A monitoring team from the International Labour Organization (ILO) believes that “child labour is no longer systematically used and that measures are being taken to end the use of forced labour” in the troubled Uzbek cotton harvest.
The ILO presented its findings at a roundtable in Tashkent at the end of November, attended by the Uzbek Coordination Council on Child Labour and Forced Labour, including government representatives, employers and trade unions of Uzbekistan, the development partners, diplomatic representatives, the ILO and the World Bank. The ILO is due to formally present its findings to the World Bank and issue a report early next year.
The ILO press release explains preliminary findings of the monitors:
During the harvest, the ILO experts carried out 3,000 unaccompanied interviews with cotton pickers and others involved in the harvest in all provinces of the country. This covered local authorities, and education and medical personnel. In addition, a telephone poll of 1,000 randomly selected persons was conducted. Before the harvest, the ILO experts organized training for some 6,300 people directly involved with the recruitment of cotton pickers.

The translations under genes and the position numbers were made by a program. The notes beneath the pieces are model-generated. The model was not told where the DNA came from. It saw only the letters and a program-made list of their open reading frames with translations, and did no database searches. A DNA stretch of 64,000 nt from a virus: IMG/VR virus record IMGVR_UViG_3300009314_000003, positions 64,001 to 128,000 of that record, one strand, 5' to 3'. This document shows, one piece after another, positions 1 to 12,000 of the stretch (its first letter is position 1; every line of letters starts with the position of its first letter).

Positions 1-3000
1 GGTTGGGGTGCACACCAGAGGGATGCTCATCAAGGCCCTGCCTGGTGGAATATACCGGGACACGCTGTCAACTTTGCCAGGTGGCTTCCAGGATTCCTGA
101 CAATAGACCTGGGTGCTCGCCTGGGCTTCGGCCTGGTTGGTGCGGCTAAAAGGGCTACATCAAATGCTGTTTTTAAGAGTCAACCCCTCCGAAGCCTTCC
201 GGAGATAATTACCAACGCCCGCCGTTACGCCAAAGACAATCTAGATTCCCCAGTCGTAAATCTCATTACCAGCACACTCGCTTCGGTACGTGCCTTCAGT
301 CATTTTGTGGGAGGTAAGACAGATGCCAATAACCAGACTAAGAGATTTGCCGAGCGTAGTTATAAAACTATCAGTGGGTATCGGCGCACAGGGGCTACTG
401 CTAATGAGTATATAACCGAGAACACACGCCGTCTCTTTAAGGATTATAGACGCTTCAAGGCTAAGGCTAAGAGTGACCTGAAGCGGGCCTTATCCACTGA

The results confirm that there is a high level of awareness of the unacceptability of both child and forced labour. There is no systematic use of child labour, and instructions have been given and measures undertaken to ensure that all recruitment of cotton pickers is on a voluntary basis. Certain risk groups (students, education and medical personnel) were withdrawn from the harvest at its early stage.
However, the team also noted that while awareness of the prohibition of forced labor is high, not all workers are recruited voluntarily — some workers are forced to pay for people to take their place.
The ILO explains: “Among the issues observed at the local level, the pattern of requesting various fees for replacement pickers has not yet been eliminated. In the immediate future, it is important to make sure that no recruiter should ask for such payments, and that no one should feel obliged to make them.”